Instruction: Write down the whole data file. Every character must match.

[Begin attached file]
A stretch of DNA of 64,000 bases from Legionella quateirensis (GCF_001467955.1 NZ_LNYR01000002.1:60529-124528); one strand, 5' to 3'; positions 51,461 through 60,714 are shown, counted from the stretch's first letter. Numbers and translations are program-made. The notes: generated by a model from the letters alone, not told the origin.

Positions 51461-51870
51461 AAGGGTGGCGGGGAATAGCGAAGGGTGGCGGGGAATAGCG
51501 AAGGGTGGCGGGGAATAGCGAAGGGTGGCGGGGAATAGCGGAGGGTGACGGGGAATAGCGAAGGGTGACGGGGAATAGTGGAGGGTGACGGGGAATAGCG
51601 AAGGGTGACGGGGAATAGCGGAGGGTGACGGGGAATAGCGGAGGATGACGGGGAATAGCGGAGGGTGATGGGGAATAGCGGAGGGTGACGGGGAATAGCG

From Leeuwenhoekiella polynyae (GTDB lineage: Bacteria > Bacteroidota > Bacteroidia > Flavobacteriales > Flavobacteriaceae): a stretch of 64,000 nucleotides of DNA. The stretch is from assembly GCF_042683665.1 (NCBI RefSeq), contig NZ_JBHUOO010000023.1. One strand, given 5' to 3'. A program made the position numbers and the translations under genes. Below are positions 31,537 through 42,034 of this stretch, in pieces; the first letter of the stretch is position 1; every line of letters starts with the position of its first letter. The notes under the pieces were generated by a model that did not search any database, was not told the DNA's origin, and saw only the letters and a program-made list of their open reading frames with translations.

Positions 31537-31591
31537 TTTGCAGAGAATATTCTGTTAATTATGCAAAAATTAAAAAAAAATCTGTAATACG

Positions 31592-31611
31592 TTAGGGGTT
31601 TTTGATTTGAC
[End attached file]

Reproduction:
A stretch of DNA of 64,000 bases from Legionella quateirensis (GCF_001467955.1 NZ_LNYR01000002.1:60529-124528); one strand, 5' to 3'; positions 51,461 through 60,714 are shown, counted from the stretch's first letter. Numbers and translations are program-made. The notes: generated by a model from the letters alone, not told the origin.

Positions 51461-51870
51461 AAGGGTGGCGGGGAATAGCGAAGGGTGGCGGGGAATAGCG
51501 AAGGGTGGCGGGGAATAGCGAAGGGTGGCGGGGAATAGCGGAGGGTGACGGGGAATAGCGAAGGGTGACGGGGAATAGTGGAGGGTGACGGGGAATAGCG
51601 AAGGGTGACGGGGAATAGCGGAGGGTGACGGGGAATAGCGGAGGATGACGGGGAATAGCGGAGGGTGATGGGGAATAGCGGAGGGTGACGGGGAATAGCG

From Leeuwenhoekiella polynyae (GTDB lineage: Bacteria > Bacteroidota > Bacteroidia > Flavobacteriales > Flavobacteriaceae): a stretch of 64,000 nucleotides of DNA. The stretch is from assembly GCF_042683665.1 (NCBI RefSeq), contig NZ_JBHUOO010000023.1. One strand, given 5' to 3'. A program made the position numbers and the translations under genes. Below are positions 31,537 through 42,034 of this stretch, in pieces; the first letter of the stretch is position 1; every line of letters starts with the position of its first letter. The notes under the pieces were generated by a model that did not search any database, was not told the DNA's origin, and saw only the letters and a program-made list of their open reading frames with translations.

Positions 31537-31591
31537 TTTGCAGAGAATATTCTGTTAATTATGCAAAAATTAAAAAAAAATCTGTAATACG

Positions 31592-31611
31592 TTAGGGGTT
31601 TTTGATTTGAC